A first and final pitch
Mar 20 2015
The first week after my team received news from the UNC School of Journalism and Mass Communication that Powering a Nation would no longer exist as it had for six years, things initially became a little sadder when visiting the Lab. People surrounding me were still hustling, pushing their ventures forward. While Nat, Alsey, Casey and I began slowing down as our project is facing an ending rather than a beginning. We were taught on Day One at Reese News Lab to always keep moving, but which way are we to move now?
The answer is: In a different direction! Our visionary team will no longer be mapping out donors to approach or working out a new revenue stream. Instead, the remainder of this semester will be dedicated to creating the best possible final piece to wrap up Powering a Nation .
No matter whether our final piece ends up a video, infographic or written story, one thing is certain: It will showcase Powering a Nation’s exceptional work and educational value. My hope for this piece is to encourage the UNC J-School to create a similar project to benefit the new Environment and Science Communication dual-degree program students.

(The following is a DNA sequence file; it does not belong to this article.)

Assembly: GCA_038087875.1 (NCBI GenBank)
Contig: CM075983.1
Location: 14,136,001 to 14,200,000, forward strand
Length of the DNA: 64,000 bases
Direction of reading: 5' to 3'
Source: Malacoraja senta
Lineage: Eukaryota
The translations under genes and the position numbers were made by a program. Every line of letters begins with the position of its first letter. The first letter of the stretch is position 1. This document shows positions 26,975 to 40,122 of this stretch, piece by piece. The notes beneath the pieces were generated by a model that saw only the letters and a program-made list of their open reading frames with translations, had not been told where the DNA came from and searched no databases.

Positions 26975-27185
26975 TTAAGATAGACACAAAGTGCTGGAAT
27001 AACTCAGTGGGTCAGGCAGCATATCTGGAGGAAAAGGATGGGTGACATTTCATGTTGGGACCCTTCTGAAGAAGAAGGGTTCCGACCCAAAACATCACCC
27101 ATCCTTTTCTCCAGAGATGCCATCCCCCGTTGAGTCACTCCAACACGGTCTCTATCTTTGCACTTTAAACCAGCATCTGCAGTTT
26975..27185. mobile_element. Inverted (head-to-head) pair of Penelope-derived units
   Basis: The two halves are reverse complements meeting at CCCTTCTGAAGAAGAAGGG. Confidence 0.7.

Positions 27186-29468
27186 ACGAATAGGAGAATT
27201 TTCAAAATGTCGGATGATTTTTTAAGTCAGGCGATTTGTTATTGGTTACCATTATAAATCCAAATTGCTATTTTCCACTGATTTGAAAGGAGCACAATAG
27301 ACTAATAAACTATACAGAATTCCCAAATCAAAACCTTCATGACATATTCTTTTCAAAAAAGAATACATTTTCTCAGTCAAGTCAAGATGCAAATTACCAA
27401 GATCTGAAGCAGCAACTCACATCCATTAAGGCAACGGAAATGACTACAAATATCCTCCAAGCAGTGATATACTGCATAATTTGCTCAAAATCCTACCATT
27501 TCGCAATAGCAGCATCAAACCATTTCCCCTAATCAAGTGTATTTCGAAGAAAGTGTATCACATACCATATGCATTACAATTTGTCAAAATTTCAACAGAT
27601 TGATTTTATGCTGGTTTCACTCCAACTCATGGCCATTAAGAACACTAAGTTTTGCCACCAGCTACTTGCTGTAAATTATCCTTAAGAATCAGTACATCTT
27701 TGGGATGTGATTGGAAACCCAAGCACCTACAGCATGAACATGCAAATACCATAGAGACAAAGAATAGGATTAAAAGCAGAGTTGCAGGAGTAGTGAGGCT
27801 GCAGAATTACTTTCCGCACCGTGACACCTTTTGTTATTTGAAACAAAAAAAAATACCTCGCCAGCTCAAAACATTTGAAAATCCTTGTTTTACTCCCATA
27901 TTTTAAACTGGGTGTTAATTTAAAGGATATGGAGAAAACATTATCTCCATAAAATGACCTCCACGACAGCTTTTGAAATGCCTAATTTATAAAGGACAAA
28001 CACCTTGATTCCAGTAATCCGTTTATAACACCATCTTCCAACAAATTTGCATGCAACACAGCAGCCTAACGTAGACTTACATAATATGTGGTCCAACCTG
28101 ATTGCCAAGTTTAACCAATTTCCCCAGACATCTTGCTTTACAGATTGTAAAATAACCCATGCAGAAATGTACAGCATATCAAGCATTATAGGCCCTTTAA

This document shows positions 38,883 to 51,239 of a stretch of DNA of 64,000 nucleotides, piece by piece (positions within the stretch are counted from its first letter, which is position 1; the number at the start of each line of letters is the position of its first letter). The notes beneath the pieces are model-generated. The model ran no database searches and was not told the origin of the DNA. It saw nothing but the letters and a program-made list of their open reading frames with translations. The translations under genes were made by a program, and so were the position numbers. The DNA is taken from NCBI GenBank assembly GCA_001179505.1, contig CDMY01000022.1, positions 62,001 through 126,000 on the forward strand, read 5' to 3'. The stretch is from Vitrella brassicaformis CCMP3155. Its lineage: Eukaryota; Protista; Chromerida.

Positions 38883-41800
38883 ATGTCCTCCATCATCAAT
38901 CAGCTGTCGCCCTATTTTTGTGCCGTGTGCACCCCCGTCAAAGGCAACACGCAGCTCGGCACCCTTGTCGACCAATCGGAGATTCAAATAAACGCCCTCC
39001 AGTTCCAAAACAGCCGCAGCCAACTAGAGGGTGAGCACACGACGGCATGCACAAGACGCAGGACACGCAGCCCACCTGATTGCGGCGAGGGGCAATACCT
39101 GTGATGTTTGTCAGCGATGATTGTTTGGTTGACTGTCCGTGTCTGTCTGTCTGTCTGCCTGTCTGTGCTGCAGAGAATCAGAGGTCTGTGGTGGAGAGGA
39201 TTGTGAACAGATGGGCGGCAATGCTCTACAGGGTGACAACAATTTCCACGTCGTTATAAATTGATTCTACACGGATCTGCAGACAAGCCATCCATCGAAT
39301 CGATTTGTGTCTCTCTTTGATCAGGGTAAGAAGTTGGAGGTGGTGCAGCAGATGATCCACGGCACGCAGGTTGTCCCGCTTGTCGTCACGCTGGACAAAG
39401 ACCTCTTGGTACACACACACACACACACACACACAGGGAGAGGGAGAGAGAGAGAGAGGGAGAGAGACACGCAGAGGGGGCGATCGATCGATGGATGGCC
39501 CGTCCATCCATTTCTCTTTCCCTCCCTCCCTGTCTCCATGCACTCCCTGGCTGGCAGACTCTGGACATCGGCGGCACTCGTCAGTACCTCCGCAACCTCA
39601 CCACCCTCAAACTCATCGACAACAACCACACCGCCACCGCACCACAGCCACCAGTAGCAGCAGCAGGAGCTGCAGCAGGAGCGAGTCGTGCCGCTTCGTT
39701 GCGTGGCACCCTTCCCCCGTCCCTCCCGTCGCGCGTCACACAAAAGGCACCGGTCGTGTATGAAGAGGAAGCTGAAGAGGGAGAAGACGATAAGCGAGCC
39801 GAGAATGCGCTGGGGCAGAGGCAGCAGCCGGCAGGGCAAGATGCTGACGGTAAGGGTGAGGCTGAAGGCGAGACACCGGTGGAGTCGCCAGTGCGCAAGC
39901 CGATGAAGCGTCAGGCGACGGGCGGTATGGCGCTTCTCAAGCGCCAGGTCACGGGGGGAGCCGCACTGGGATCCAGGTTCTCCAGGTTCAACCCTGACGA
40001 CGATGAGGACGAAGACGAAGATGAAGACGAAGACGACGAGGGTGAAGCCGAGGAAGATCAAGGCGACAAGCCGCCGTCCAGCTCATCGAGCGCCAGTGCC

Before knowing Powering a Nation would not relaunch, we committed to presenting at the 2015 N.C. Clean Tech Summit hosted by UNC’s Institute for the Environment and Kenan-Flagler’s Center for Sustainable Enterprise. What once was an opportunity to meet potential donors and make a subtle pitch became an avenue to show off Powering a Nation’s great work and introduce the Environment and Science Communication program.
Since I am new to the Lab, our presentation at the Clean Tech Summit was sadly the first, and final, pitch I made for Powering a Nation. The audience of professionals loved our work and the promise of the students who will build communication skillsets through the new education program.
I left the presentation feeling we accomplished what we set out to do and feeling excited about my own career because I was in a room full of business professionals thrilled to have journalism students telling stories involving their industry.
Even though Powering a Nation is not continuing for now, it is encouraging to see people outside of the journalism world who value the content and messages it created. It gives me great hope that I might one day make a pitch for a newly imagined project as powerful as Powering a Nation that will be dedicated to environmental journalism and communication.